24. An actuator as claimed in any one of claims 15 to 23, wherein actuator is manufactured by the steps of: depositing and etching a first layer to form the first arm; depositing and etching a second layer to form a sacrificial layer supporting structure over the first arm; depositing and etching a third layer to form the second arm, and etching the sacrificial layer to form the gap between the first and second arms.
25. An actuator as claimed in any one of claims 15 to 24, wherein the first arm comprises two first elongated flexible strips conductively interconnected at the second end.
26. An actuator as claimed in any one of claims 15 to 25, wherein the second arm comprises two second elongated flexible strips.
27. An actuator as claimed in any one of claims 15 to 26, wherein the actuation portion comprises a paddle structure.
28. An actuator as claimed in any one claims 15 to 27, wherein the first arm is formed from titanium nitride.
29. An actuator as claimed in any one of claims 15 to 28, wherein the second arm is formed from titanium nitride.
30. A thermal actuator for micro mechanical or micro electro-mechanical devices, the actuator comprising: a supporting substrate, an actuator extension portion, a first arm attached at a first end thereof to the substrate and at a second end to the extension portion, the first arm being arranged, in use, to be conductively heatable, a second arm attached at a first end to the supporting substrate and at a second end to the extension portion, the second arm being spaced apart from the first arm, the first arm being arranged , in use, to undergo thermal expansion, thereby causing the actuator to apply a force to the extension portion, and wherein the first arm comprises at least one heat sink element substantially at a point of maximum heating of the first arm, being the point where, in use, maximum heating of the first arm would occur.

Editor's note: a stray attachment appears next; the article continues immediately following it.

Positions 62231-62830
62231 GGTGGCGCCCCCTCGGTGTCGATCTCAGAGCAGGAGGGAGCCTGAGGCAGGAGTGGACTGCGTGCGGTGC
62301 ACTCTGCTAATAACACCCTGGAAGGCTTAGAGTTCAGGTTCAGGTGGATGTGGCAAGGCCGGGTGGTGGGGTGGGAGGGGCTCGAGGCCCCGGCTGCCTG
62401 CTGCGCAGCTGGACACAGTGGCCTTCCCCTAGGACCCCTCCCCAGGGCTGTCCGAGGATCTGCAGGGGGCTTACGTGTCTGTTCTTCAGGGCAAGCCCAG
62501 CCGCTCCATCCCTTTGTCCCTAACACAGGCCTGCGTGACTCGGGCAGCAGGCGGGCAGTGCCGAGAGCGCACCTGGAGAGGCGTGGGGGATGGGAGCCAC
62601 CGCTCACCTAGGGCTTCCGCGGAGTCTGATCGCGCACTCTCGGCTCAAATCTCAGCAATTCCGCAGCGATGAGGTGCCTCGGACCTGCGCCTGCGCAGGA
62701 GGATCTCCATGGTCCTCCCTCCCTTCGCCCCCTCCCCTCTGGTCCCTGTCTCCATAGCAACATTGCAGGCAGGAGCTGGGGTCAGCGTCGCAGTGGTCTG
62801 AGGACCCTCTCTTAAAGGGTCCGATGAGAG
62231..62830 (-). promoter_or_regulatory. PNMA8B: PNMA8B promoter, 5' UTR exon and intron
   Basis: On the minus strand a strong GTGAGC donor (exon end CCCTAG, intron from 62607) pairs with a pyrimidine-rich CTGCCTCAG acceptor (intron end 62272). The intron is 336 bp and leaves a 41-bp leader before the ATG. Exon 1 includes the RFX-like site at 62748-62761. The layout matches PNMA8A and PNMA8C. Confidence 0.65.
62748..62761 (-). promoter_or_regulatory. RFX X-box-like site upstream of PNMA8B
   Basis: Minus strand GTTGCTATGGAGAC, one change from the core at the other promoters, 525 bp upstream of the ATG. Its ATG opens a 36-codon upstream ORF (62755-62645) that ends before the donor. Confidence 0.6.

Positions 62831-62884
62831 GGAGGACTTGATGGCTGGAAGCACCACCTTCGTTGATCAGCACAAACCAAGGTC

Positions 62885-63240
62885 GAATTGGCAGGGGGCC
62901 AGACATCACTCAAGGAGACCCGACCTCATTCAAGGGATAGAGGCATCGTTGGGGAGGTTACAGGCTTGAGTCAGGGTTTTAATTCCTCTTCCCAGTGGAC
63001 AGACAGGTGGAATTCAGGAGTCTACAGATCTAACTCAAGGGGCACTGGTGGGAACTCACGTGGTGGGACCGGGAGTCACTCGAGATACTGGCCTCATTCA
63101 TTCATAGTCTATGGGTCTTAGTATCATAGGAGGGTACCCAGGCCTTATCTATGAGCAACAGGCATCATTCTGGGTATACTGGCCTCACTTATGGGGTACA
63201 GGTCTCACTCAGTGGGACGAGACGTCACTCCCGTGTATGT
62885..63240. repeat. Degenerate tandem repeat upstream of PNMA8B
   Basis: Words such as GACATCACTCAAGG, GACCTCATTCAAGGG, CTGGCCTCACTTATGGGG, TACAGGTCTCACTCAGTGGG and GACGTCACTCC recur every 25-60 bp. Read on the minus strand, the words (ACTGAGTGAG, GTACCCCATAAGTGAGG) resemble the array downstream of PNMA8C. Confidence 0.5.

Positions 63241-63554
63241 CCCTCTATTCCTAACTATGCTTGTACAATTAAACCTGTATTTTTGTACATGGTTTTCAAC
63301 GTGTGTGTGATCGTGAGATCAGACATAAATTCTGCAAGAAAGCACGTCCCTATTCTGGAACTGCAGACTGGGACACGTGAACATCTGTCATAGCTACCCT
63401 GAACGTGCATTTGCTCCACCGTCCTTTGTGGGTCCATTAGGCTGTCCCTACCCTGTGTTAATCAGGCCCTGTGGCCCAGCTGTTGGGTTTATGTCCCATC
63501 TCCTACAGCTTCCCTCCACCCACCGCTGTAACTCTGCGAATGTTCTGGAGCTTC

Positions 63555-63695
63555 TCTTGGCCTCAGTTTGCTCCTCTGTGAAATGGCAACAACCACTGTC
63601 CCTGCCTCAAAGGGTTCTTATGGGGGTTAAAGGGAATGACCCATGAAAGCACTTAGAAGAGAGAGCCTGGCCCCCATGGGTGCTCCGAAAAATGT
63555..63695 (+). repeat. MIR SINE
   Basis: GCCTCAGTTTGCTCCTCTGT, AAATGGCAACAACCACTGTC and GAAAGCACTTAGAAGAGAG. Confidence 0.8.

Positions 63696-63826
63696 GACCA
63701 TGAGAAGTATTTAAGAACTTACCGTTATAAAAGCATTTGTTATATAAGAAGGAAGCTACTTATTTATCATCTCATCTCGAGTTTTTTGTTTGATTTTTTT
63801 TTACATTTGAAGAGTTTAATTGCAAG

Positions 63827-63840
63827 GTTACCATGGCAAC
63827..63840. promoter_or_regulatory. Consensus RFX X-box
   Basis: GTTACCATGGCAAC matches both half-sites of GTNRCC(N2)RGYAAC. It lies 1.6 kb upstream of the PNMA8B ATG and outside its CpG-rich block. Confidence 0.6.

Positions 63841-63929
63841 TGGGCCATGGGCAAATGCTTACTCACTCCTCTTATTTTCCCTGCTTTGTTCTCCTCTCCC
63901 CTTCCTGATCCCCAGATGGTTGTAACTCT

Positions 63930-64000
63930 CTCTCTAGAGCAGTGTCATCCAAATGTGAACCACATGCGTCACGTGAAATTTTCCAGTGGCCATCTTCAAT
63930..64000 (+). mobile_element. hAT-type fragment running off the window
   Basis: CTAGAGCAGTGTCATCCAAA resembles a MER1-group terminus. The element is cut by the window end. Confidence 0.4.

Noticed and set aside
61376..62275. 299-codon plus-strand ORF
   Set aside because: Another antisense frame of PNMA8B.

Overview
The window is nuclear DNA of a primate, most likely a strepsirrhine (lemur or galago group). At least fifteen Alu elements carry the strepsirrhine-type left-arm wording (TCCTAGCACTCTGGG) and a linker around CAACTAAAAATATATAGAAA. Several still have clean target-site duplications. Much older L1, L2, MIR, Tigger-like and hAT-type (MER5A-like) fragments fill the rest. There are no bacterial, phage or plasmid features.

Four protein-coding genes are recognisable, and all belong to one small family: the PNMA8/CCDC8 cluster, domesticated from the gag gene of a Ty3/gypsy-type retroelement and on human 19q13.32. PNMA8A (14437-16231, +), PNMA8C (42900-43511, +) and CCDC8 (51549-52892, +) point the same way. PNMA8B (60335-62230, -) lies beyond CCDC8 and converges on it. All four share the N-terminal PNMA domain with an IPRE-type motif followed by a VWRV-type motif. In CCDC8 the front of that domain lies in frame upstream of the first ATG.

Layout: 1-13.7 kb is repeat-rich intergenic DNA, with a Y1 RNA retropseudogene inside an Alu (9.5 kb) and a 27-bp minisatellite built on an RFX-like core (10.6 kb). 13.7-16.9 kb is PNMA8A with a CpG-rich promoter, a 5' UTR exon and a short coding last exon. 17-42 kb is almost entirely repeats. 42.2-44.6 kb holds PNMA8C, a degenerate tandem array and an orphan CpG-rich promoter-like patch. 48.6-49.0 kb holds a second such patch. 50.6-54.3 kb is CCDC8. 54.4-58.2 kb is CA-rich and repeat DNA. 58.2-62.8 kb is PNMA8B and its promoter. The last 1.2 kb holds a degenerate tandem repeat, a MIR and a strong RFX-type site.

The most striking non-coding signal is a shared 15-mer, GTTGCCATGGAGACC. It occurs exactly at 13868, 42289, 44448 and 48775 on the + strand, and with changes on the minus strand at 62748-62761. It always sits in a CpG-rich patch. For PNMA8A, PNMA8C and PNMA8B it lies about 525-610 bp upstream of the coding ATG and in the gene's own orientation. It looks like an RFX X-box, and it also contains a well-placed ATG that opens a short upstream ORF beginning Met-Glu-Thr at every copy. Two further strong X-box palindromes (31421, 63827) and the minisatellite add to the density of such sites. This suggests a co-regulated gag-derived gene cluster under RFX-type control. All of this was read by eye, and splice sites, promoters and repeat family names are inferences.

31. An actuator as claimed in claim 30, wherein the heat sink element is located substantially in the middle of the first arm.
32. An actuator as claimed in claims 30 or 31, wherein the heat sink element is arranged to interconnect the first and second arm.
33. An actuator as claimed in any one of claims 30 to 32, wherein the heat sink element comprises at least one tab body connected to a main body of the first arm.
34. An actuator as claimed in claim 33, wherein the tab body is connected to the main body via a first thinned neck portion.
35. An actuator as claimed in any one of claims 30 to 34, wherein the first arm comprises a conductive layer whereby the first arm is conductively heatable.
36. An actuator as claimed in claim 35, wherein The actuator is arranged in a manner such that a current can be supplied to the conductive layer through the supporting substrate.
37. An actuator as claimed in any one of claims 30 to 36, wherein the first and second arms are preferably formed from substantially the same material.
38. An actuator as claimed in any one of claims 30 to 37, wherein the extension portion comprises a paddle structure.
39. An actuator as claimed in any one of claims 30 to 38, wherein the first arm is formed from titanium nitride.